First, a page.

My New Year's resolution this year was to curtail my consumption of MOUO (Meat Of Unknown Origin), for environmental reasons, for ethical/karmic reasons, and for health reasons.
I declared that I would worry only about cows, pigs, and chickens and turkeys, since they represent most of the meat eaten in the US, and they endure most of the suffering. In all likelihood lambs are languishing, ostriches are oppressed, and ducks are done wrong; but these are a drop in the bucket compared to the 9+ billion chickens that are raised each year in the US, most of which spend no time outside of their barely-chicken-sized cages. So I'm spending my money, energy, and thought where it can make the biggest difference.
[Which brings me to one of my pet peeves: anti-foie gras activists. Foie gras is the liver from a duck (or goose) that has been force-fed in a specific way for a few weeks prior to being killed. The ducks raised for foie gras likely live far better lives than most domestic chickens. And these ducks are a minuscule population. Wouldn't an activist's time be better spent addressing the plight of the billions of chickens? For instance, working towards legislation like California's 2008 Proposition 2, which requires that chicken, sow, and calf cages be large enough for the animals to stand up and turn around. Even if it hadn't passed, simply having it on the ballot would have made many people aware of the plight of factory animals. And it passed. I suspect many of the anti-foie gras activists are motivated by undeclared anti-elitism; I would have less of a problem with them if they would admit that this was their motivation. Disclaimer: I myself love eating foie gras. The history of it is actually fascinating.]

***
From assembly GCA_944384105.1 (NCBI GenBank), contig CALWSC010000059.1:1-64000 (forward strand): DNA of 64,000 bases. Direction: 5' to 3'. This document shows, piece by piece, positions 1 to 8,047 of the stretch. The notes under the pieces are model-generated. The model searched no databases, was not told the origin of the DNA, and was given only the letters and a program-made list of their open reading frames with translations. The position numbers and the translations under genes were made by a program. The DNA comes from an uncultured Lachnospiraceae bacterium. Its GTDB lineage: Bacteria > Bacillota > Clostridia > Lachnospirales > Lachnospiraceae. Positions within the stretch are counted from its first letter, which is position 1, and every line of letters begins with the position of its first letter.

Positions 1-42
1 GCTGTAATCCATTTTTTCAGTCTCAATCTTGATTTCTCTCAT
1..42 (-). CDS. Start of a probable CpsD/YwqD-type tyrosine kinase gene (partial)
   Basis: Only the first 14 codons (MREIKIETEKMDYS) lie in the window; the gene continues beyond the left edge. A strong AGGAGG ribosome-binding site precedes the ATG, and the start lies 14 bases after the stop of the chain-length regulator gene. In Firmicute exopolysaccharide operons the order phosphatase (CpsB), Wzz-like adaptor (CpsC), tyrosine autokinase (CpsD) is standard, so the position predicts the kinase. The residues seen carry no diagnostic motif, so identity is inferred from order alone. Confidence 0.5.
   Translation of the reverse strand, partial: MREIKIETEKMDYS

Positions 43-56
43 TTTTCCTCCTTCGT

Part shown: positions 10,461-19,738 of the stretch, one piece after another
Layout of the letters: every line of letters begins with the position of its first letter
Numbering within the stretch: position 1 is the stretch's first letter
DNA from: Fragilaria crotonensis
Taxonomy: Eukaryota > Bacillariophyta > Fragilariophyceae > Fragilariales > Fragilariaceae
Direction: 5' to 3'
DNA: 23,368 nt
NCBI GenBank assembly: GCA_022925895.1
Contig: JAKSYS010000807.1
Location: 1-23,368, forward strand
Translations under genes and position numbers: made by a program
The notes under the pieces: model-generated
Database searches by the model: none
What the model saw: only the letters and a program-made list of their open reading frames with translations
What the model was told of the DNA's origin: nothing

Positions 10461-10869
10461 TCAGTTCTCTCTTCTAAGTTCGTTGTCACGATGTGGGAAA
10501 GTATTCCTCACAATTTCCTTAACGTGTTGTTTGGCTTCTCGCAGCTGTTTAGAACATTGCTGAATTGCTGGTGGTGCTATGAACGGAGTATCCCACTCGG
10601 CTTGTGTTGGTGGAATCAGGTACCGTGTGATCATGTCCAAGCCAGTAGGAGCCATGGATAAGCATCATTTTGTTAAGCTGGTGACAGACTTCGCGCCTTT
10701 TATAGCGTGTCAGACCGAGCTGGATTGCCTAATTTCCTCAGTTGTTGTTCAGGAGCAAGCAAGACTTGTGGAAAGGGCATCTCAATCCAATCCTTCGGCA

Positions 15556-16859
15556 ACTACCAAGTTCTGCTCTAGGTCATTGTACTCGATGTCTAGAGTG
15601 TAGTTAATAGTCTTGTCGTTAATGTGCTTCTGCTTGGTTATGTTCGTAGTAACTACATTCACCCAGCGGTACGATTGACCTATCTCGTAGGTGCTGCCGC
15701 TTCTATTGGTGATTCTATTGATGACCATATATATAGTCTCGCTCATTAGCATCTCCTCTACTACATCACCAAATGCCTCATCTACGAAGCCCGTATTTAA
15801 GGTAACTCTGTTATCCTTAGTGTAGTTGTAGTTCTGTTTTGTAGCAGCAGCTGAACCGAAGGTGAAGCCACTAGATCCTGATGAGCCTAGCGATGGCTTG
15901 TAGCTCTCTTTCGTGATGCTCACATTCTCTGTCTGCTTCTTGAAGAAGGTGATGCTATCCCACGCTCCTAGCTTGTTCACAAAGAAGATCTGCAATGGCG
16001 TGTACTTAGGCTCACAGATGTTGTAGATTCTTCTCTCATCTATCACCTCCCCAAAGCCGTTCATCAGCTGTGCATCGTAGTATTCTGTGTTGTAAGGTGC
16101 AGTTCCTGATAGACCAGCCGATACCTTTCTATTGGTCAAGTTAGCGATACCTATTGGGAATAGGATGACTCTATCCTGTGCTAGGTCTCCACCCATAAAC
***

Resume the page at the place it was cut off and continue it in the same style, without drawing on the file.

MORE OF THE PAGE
I decided that the test for my happiness with a piece of meat would be whether or not I knew the name of the farm it was from.
This is quite a severe test. In the supermarket, for instance, it is not enough for things to be labeled "organic" or "free-range". I've noticed that some Whole Foods stores in different parts of the country have more Meat Of Known Origin than the stores here in Boston. In Portland, Maine, for instance, the steaks were labeled with the names of farms. In San Francisco, I was able to get turkey from a known farm. Boston doesn't do well in this regard. The meat I've been eating recently has come from local farms (Stillman's, Austin Farm, etc.). During the summer, you can find local MOKO at farmer's markets; during the winter, you can get it as part of a meat CSA, you can get it straight from a farm, or you can get it from a market that does explicit sourcing, like Lionette's Market in Boston.
My meat options when dining out are often limited, making me a functional vegetarian at times, or a pescetarian at least. Some higher-end restaurants these days annotate their menus with the origins of their meats. You can always ask the server where the meat is from. If enough people ask often enough, restaurants' purchasing may adapt. I miss some Asian foods, like pho and dim sum. I broke my vows in a Vietnamese restaurant the other week; I had a cold-flu, and took some pho as therapy.
I am prepared to allow myself some other exemptions, besides illness. If someone has slaved over the stove all day to prepare me some Meat Of Unknown Origin, I'll probably eat it. Likewise, if I'm traveling and have no reasonable options, I might declare an exemption, although this hasn't really happened yet. (I keep some buffalo jerky in my backpack.)
What if I'm in Europe? They treat their animals better, sometimes. Does it make sense to worry about MOKO there? If it comes up, I may start asking folks where the meat is from.
What about meat that is not from the US but is sold in US stores? Maybe that could fall into the same category? I saw some nice dry sausages at the store the other day…but I did not buy them. For special occasions, I may make an exception. Etc.
I view all of this as a starting point, and as an exercise in consciousness, rather than as any kind of dogma. Finally, just to make my eating more complicated, around the beginning of February, I started following a Traditions-based diet (based on the work of Sally Fallon and Weston A. Price), which calls for a lot of animal products: specifically meat, animal fat, animal bone broths, organ meats, and so on.
I can't in good faith complain, because I am blessed and lucky in many ways, and have access to an abundance of good food to eat; but it is way harder getting MOKO in 2009 Boston than it should be.
Turkey Carcass Bone Broth
5 months ago